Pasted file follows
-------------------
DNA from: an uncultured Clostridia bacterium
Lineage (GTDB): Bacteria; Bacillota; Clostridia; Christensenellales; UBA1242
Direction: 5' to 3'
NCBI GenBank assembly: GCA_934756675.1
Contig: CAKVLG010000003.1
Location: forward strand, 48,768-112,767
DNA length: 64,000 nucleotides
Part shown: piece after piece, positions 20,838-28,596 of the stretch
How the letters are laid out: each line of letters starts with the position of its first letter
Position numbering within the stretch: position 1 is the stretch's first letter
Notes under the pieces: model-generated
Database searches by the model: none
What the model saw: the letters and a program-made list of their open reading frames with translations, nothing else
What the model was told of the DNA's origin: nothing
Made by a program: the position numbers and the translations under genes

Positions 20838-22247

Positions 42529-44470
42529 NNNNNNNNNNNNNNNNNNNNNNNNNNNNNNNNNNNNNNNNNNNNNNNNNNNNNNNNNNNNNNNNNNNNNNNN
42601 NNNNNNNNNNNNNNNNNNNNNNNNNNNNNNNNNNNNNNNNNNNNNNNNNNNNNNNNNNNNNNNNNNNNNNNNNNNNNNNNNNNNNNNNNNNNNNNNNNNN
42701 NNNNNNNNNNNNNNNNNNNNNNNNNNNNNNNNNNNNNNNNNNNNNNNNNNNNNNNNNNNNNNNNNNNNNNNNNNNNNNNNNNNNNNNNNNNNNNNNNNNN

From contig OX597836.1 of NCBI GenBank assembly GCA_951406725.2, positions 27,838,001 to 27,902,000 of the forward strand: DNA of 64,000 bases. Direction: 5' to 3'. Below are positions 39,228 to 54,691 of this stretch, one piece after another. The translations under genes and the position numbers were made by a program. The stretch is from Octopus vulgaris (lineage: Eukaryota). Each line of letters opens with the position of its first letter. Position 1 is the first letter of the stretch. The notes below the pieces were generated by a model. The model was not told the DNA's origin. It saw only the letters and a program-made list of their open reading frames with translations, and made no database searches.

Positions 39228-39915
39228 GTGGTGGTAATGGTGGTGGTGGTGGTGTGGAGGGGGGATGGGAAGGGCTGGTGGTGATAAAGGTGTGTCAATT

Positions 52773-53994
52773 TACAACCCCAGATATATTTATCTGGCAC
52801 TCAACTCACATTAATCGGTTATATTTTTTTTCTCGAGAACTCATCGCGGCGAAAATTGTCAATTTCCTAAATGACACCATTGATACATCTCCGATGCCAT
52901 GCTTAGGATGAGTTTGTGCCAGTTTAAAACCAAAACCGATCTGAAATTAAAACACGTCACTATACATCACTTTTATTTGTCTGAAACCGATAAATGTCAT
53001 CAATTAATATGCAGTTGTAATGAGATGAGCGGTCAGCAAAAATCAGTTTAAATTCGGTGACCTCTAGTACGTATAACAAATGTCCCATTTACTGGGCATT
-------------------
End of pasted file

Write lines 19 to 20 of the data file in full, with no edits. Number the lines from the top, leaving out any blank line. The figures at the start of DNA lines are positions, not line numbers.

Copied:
42601 NNNNNNNNNNNNNNNNNNNNNNNNNNNNNNNNNNNNNNNNNNNNNNNNNNNNNNNNNNNNNNNNNNNNNNNNNNNNNNNNNNNNNNNNNNNNNNNNNNNN
42701 NNNNNNNNNNNNNNNNNNNNNNNNNNNNNNNNNNNNNNNNNNNNNNNNNNNNNNNNNNNNNNNNNNNNNNNNNNNNNNNNNNNNNNNNNNNNNNNNNNNN